Albert Dorman, Board of Councilors Member and One of Disneyland’s First Engineers, Dies at 97

Michael Speier | November 17, 2023

Influential civil engineering alumnus was a member of the National Academy of Engineering and founding chairman of AECOM

(Photo/Courtesy of USC Viterbi)

(Photo/Courtesy of USC Viterbi)

Albert Dorman, a USC Viterbi civil engineering alumnus and USC Viterbi Board of Councilors member who shaped the engineering field worldwide as much as he shaped the Southern California landscape, passed away on November 14 at his home in Pacific Palisades. He was 97.

Generous, thoughtful and a brilliant thinker who ran one of the country’s most revered engineering firms, Dorman was the quintessential leader who admired and respected people as much as the work they produced.

“He made a huge impact on many different lives. He really did,” his family said.

Added USC Viterbi Dean Yannis C. Yortsos: “Al was a wonderful mentor, trusted colleague, advisor, and an extraordinary human. His is a legacy of humanity, creativity, and ingenuity.”

Having received his M.S. from USC Viterbi’s Sonny Astani Department of Civil and Environmental Engineering in 1962, Dorman eventually became the chairman and first CEO of AECOM, a global infrastructure company that often lands among Fortune magazine’s “World’s Most Admired Companies.”

Raised in Rockland County, New York, his professional ascent began in 1954, when Dorman started his own civil engineering firm in central California. It was acquired in 1966 by Los Angeles-based Daniel, Mann, Johnson & Mendenhall, for which Dorman later became chairman and CEO.

He was eventually named chairman and CEO of Ashland Technology Corp., the holding company of DMJM and several other Ashland engineering companies. When the opportunity arose to purchase Ashland Technology, Dorman became the founding chairman and first CEO of AECOM, which was formed to make the purchase.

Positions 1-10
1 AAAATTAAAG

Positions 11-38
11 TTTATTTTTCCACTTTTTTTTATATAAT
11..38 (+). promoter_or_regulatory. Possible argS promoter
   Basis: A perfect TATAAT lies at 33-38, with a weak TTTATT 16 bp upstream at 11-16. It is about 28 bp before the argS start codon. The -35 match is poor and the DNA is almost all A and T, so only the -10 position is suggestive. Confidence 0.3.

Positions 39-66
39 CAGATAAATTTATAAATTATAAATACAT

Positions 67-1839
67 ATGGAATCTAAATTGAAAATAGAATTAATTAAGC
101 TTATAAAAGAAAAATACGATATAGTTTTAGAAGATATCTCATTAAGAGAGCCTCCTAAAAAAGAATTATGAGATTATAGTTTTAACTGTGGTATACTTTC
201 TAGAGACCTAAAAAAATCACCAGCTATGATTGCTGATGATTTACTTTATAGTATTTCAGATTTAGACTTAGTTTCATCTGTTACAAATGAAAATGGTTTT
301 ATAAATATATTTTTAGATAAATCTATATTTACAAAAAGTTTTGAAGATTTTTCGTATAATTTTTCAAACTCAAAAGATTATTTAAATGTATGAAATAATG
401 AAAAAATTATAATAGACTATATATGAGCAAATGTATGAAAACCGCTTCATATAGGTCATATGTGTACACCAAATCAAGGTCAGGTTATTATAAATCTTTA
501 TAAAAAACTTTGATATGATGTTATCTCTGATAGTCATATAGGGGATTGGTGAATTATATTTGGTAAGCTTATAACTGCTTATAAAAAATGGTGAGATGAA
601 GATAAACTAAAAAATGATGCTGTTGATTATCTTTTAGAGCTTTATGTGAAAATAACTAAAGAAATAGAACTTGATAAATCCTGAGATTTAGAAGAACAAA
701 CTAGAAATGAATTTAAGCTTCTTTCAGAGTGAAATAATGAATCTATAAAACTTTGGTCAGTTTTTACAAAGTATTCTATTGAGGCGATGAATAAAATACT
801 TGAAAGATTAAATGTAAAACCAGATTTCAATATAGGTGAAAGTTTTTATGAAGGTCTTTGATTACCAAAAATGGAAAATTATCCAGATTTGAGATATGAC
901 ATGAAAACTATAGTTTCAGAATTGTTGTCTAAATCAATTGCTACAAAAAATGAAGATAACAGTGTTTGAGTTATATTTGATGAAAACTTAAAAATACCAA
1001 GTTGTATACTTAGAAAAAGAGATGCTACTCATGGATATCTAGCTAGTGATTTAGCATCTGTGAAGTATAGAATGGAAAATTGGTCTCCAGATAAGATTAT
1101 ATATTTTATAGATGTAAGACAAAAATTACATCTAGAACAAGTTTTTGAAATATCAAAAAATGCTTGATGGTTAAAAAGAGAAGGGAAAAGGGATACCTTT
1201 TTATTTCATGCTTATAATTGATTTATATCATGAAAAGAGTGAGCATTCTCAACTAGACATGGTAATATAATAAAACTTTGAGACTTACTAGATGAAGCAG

Despite his success at AECOM, his most “famous” achievement was his connection to one of the most popular vacation destinations in the world; as Disneyland’s civil engineer of record, his signature is on the theme park’s original plans.

Dorman, who was profiled in USC Viterbi Magazine back in 2018, has been a significant part of the university for decades. In 2014, USC Viterbi honored him with the Daniel J. Epstein Engineering Management Award at the annual Viterbi Awards, and, in 2016, he was inducted into the university’s Half Century Trojans Hall of Fame.

His generosity led to a strong philanthropic history with USC. He was the namesake of several significant USC Viterbi undergraduate academic awards, including the USC Albert Dorman Grand Challenge Scholar Award, the USC Albert Dorman Endowed Future Leader Award and the USC Albert Dorman Scholar Award, given to the USC Viterbi undergraduate class valedictorian. Additionally, he was namesake of the USC Albert A. Dorman Endowment Award in Civil and Environmental Engineering for Public Policy and Infrastructure Leadership.

He also supported the Innovation in Engineering Design for Global Challenges program, the USC Viterbi National Academy of Engineering Grand Challenge Scholar Award and the USC Viterbi Innovation Fund. Other areas he supported throughout the decades included the USC School of Architecture, the USC Price School of Public Policy and KUSC.

He was also the recipient of countless awards, tributes and honors.

A member of the National Academy of Engineering, he named the Albert Dorman Honors College at the New Jersey Institute of Technology, where he earned his B.S (after graduating from college, he served in the U.S. Army Corps of Engineers at the end of World War II). He was a trustee of the Gladstone Institutes, a fellow of the American Institute of Architects (AIA) and an honorary member of the American Society of Civil Engineers.

Dorman served on many community and public service boards, including the City of Los Angeles and the State of California Chambers of Commerce, the National Foundation for the Advancement in the Arts and the host committee for the 1984 Olympics in Los Angeles — he even ran with the Olympic torch.

“I’ve devoted my life to a broad variety of things where I thought I could make a difference,” Dorman told Viterbi Magazine in 2018.

He is survived by his wife, three children, three grandchildren and a sister.

Published on November 17th, 2023

Last updated on November 17th, 2023

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